What is the difference between successful and unsuccessful entrepreneurs? Seth Godin, in his book the dip, presents the novel idea that successful entrepreneurs are more open to
quitting. A common belief among unsuccessful entrepreneurs is that success will arise from staying the course. Godin’s theory turns the old adage “Winners never quit and quitters never win” on
In this revised paradigm, ‘winners’ evaluate the likelihood of success in cold, objective terms; and quit any venture that is headed toward a predictable failure. Quitting does not make one a winner, but it frees the aspiring entrepreneur to pursue more promising options.
The fear of being a ‘quitter’ causes too many people to ignore the signs of imminent failure, investing valuable resources (money, time, emotions, creativity) that might be more productively directed at better prospects.
Godin’s basic advice is to quit a path that causes stress and look for a different path. That means stepping forward in a new direction. Wax paper was an early recording medium for the emerging phonograph, but it didn’t work as well as hoped. Instead of discarding the project entirely, Thomas Edison invented a way to manufacture wax paper more efficiently and inexpensively, such that it eventually became a household staple.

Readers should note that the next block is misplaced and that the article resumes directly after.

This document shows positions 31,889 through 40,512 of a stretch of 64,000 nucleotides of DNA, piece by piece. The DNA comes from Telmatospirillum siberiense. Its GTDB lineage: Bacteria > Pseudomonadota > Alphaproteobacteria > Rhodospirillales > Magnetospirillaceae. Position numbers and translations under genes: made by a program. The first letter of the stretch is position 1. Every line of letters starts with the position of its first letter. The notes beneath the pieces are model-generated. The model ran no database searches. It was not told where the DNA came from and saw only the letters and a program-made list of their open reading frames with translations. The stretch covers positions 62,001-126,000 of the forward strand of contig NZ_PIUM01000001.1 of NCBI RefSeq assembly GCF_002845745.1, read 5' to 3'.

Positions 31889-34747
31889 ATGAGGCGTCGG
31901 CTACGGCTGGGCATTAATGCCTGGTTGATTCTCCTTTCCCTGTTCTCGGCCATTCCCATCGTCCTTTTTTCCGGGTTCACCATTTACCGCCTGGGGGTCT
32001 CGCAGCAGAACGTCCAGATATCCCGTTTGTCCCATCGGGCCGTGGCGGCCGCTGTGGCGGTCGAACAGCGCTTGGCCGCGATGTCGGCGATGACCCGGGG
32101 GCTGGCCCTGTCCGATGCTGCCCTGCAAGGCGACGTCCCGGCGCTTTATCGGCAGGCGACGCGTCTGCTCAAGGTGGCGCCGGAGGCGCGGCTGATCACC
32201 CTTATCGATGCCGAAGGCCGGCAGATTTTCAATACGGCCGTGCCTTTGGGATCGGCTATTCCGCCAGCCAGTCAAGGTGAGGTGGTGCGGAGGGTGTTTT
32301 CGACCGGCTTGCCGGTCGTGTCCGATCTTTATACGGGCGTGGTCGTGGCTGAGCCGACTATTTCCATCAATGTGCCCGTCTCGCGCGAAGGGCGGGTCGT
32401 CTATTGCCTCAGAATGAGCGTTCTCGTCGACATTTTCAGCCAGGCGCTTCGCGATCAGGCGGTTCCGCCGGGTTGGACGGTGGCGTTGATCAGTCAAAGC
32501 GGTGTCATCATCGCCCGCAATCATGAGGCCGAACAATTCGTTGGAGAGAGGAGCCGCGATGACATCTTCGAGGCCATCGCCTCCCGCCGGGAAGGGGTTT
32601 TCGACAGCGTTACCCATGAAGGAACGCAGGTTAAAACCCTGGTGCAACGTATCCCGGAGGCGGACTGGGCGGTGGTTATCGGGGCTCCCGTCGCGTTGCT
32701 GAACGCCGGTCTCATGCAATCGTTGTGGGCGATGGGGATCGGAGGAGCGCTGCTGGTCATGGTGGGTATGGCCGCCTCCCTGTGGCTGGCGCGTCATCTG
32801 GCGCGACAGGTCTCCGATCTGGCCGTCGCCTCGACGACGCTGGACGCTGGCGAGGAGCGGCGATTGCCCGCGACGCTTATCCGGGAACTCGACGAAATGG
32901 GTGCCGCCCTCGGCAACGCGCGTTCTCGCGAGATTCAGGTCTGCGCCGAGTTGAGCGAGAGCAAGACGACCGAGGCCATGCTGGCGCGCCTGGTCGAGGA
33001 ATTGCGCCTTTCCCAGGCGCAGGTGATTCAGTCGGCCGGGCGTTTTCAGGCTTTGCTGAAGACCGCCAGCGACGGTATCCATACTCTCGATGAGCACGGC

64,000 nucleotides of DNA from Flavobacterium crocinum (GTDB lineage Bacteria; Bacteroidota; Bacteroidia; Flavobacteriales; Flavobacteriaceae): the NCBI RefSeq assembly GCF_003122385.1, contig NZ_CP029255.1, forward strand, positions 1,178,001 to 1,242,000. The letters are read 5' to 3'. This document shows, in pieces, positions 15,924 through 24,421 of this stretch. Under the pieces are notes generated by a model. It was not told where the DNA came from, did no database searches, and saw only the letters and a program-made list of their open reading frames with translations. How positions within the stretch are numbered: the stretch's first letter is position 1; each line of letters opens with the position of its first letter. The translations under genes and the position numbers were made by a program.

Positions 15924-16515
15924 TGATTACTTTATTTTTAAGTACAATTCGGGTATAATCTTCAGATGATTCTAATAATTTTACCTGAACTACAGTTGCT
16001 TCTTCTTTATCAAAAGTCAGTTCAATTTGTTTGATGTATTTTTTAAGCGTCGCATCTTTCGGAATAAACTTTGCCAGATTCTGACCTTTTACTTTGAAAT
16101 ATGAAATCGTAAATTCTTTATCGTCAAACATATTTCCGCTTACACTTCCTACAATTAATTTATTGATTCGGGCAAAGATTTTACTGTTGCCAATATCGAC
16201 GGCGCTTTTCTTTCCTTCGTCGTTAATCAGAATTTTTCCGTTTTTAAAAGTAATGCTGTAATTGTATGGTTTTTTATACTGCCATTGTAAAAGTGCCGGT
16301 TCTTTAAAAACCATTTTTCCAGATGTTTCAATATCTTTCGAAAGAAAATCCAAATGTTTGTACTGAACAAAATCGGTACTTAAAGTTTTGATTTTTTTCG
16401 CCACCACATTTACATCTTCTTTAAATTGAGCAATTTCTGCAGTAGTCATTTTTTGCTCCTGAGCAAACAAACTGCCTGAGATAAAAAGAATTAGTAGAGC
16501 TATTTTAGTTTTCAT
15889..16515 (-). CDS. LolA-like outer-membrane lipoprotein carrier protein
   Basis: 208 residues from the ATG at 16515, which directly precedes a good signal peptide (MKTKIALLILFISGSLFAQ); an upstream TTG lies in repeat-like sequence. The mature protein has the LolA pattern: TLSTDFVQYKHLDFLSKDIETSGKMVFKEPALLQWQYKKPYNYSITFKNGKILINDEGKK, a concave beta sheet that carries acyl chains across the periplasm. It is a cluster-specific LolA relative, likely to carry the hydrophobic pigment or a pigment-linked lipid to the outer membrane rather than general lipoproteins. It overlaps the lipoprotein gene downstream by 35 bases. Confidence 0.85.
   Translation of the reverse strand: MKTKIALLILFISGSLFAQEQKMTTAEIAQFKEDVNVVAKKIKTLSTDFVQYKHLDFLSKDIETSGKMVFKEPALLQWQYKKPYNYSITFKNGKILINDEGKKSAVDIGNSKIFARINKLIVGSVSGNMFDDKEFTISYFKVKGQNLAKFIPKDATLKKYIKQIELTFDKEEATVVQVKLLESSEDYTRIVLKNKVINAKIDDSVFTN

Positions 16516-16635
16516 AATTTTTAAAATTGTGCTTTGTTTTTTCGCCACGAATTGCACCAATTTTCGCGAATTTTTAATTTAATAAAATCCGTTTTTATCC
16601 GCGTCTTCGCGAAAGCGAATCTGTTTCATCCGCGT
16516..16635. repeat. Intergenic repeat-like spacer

Edison may be the most prolific quitter of all time. To earn 1,093 U.S. patents, and 2,332 patents worldwide, he averaged a patent every two weeks. How did he do it? He quit early and often. The breadth of inventions emerging from his Menlo Park laboratory is staggering; but for every successful patent there were multiple failures. Well…not necessarily failures. As Edison explained, “I am not discouraged, because every wrong attempt discarded is another step forward.”
Every successful person has experienced at least one major failure. But the fact that they eventually became successful means they were able to rise above that failure; to quit, leave it behind and move in a new direction.
I have ascended the heights of success in several fields only to find I had climbed the wrong mountain. That hasn’t diminished my enthusiasm or resolve to undertake yet another path. And I help my clients recognize those qualities within themselves.
There can be no joy or honor in persisting with a venture that produces insufficient health, wealth and happiness. That is true in every aspect of your life, from the boardroom to the bedroom. If you find yourself redoubling your effort, when what you really need to do is QUIT, just quit.